Cost estimates from home inspection professionals who are not in the business of making repairs or replacements themselves can be only that, estimates. Because there are thousands of components in a home it is difficult to provide highly specific cost estimates. The Pillar To Post inspection binder however does include a “Cost Estimate Guide” however can that can get the client in the correct ballpark. For more detailed estimates or even quoted prices, the client should call licensed and qualified contractors.

Will the inspector tell me which repairs the seller should take care of and which ones I should repair myself?

The home inspector's goal is for you to have a complete understanding of your home, including the magnitude of any repair items that may need attention. Without knowledge of the sales price, value of the home or other issues surrounding the purchase, however, the decisions about who should make repairs are best left to the client with the advice of their real estate professional or attorney.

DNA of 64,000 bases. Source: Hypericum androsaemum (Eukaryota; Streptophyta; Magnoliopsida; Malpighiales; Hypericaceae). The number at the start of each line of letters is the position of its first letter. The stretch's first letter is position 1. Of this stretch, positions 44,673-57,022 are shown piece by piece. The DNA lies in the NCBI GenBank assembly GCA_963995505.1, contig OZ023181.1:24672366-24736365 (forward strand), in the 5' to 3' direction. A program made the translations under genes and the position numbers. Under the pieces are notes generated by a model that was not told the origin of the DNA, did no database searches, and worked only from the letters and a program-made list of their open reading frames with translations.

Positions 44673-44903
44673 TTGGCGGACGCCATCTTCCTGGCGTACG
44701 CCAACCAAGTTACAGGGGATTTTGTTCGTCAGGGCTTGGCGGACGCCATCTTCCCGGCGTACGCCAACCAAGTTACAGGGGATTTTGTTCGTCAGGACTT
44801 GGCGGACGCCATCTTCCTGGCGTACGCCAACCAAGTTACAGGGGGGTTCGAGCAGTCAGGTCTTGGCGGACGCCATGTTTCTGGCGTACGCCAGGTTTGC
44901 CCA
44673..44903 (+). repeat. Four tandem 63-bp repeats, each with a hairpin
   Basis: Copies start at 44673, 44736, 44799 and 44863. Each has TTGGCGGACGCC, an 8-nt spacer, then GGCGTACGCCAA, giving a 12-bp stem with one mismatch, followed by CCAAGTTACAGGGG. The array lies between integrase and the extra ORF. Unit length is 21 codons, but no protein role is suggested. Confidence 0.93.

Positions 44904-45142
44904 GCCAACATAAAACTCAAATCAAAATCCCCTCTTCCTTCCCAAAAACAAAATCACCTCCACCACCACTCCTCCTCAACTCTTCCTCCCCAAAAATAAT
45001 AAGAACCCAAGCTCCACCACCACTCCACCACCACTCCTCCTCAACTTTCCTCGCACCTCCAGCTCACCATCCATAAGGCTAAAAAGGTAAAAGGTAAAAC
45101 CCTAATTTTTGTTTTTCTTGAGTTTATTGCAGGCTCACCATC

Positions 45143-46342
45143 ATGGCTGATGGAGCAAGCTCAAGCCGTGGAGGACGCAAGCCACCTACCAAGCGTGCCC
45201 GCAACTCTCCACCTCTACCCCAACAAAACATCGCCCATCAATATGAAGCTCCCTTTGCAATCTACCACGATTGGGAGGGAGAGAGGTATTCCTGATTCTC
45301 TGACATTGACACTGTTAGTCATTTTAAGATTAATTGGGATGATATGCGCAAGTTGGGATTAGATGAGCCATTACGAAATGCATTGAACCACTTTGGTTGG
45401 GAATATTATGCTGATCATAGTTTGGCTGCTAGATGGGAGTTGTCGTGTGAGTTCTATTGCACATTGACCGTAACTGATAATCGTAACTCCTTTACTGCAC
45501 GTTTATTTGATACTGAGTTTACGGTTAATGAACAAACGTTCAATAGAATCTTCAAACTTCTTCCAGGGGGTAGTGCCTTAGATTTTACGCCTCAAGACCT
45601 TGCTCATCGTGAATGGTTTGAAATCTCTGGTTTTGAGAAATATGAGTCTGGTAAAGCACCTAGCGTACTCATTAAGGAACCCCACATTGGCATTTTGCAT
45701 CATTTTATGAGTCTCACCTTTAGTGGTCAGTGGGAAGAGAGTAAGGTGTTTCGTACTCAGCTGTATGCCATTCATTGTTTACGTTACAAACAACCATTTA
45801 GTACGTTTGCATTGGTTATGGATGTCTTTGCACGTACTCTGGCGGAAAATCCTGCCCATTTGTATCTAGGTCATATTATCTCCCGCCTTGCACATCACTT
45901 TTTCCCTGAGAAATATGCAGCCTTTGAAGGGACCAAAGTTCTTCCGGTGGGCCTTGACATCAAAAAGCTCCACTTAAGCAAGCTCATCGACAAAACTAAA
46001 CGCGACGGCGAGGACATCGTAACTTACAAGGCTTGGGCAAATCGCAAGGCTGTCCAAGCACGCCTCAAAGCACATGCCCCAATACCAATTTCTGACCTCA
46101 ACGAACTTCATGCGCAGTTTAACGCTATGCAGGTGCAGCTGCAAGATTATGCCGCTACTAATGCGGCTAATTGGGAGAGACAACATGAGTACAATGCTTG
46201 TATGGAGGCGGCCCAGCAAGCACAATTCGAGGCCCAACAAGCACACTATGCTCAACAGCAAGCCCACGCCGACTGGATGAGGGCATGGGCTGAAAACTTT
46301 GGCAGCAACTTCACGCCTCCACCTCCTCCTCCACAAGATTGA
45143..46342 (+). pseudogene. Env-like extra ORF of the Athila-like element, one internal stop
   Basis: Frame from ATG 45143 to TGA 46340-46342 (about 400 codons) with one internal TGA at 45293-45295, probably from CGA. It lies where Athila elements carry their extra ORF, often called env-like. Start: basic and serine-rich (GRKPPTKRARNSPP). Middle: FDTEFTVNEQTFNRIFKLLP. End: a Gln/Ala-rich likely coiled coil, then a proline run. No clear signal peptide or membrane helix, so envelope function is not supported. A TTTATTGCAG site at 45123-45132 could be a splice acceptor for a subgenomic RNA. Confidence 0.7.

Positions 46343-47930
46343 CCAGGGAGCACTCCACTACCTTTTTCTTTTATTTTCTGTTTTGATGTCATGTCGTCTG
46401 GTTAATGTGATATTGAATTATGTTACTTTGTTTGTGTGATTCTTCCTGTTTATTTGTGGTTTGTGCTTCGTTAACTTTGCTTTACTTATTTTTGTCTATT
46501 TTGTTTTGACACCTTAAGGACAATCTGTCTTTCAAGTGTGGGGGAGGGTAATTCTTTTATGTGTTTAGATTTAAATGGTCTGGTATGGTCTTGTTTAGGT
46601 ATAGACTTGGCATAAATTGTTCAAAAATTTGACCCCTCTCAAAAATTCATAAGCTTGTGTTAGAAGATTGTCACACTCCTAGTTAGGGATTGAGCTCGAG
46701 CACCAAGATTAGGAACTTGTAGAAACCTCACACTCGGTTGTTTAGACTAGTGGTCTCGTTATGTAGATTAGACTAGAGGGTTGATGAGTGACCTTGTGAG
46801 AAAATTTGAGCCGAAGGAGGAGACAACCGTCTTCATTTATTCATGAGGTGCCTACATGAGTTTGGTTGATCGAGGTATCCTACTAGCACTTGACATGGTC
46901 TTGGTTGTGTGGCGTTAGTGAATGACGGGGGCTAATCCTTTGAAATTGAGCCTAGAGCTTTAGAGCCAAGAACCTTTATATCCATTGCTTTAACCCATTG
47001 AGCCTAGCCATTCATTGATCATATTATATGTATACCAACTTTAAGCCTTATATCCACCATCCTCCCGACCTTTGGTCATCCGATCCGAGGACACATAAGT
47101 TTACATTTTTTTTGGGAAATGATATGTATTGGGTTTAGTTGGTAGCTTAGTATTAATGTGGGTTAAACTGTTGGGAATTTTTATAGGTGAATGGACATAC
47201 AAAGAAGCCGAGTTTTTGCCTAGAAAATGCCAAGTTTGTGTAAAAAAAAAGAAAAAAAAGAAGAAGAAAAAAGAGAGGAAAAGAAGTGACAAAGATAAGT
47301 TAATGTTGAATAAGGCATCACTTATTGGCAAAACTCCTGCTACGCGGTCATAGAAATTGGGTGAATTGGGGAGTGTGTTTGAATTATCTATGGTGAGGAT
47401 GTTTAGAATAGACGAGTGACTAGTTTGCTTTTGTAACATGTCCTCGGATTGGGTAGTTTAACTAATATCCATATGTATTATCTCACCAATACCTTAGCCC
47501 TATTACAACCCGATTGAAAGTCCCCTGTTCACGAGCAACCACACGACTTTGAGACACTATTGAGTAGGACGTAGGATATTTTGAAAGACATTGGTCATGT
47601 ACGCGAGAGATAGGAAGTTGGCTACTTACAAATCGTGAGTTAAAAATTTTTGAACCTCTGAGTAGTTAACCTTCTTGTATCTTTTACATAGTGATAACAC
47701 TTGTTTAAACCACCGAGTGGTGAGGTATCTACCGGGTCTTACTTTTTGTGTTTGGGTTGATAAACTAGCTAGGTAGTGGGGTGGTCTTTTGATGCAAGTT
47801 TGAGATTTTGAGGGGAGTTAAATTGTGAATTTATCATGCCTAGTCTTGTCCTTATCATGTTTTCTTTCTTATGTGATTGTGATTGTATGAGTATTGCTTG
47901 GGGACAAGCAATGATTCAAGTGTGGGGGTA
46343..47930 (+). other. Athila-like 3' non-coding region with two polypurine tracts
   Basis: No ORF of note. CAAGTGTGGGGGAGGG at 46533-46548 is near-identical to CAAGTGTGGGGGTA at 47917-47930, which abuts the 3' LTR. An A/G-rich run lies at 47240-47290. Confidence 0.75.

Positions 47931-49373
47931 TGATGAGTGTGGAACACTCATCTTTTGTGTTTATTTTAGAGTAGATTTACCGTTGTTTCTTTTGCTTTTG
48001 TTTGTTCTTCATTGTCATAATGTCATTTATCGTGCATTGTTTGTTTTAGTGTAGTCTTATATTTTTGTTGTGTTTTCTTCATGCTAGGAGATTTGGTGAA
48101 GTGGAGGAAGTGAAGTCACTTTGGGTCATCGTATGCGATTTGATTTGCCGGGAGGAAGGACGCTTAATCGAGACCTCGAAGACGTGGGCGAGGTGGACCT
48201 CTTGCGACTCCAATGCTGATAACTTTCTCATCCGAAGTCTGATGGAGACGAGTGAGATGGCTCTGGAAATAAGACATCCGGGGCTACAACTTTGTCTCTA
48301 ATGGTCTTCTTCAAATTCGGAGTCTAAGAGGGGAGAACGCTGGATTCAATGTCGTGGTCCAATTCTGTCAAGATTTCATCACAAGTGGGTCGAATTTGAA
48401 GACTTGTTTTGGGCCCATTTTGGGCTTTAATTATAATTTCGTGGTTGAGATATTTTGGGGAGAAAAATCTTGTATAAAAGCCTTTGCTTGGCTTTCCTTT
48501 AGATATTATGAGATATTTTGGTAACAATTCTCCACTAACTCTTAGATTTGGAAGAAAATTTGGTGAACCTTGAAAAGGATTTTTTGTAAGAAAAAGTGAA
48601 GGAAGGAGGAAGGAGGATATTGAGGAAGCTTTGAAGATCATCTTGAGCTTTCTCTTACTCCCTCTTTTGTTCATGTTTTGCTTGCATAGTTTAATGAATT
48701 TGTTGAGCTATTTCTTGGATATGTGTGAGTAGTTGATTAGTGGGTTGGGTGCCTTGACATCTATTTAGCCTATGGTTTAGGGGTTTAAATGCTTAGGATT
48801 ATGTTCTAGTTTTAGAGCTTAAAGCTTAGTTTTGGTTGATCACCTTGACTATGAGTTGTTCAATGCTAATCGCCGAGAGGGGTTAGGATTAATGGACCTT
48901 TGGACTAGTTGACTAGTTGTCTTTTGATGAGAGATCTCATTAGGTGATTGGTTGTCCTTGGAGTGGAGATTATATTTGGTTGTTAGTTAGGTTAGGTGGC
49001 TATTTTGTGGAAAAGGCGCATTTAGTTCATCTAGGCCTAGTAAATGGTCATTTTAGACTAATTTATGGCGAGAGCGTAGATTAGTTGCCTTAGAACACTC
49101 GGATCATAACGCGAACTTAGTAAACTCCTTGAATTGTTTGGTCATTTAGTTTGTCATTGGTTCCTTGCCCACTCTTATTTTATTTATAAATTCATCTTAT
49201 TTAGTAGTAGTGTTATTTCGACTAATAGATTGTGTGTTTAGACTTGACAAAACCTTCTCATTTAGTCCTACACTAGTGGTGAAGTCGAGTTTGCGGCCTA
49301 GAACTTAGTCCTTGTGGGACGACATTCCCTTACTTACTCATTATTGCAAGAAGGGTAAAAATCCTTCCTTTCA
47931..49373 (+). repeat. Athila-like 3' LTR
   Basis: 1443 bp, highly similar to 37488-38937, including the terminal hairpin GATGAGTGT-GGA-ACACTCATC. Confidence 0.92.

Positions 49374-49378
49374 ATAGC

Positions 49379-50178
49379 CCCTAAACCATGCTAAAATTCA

Does Pillar To Post make the actual repairs on their report findings?

Absolutely not. Our Code of Ethics clearly states that we will not offer to make repairs on items noted in the report. Although some inspection companies may perform these services, we believe this diminishes the objectivity of the inspector and transforms the inspection process into a sales process. If a Pillar To Post inspector records an issue in your home inspection report, it is because that is information the client needs to be aware of and for no other reason.

Will the inspector forward the report to other agents and clients involved in the home sale?

When a Pillar To Post inspector performs an inspection for you, our business relationship is with you only. Without your permission we will not produce a report for or discuss a report with any other party. However, if you wish, we will happily produce or discuss the report with any party of your choice.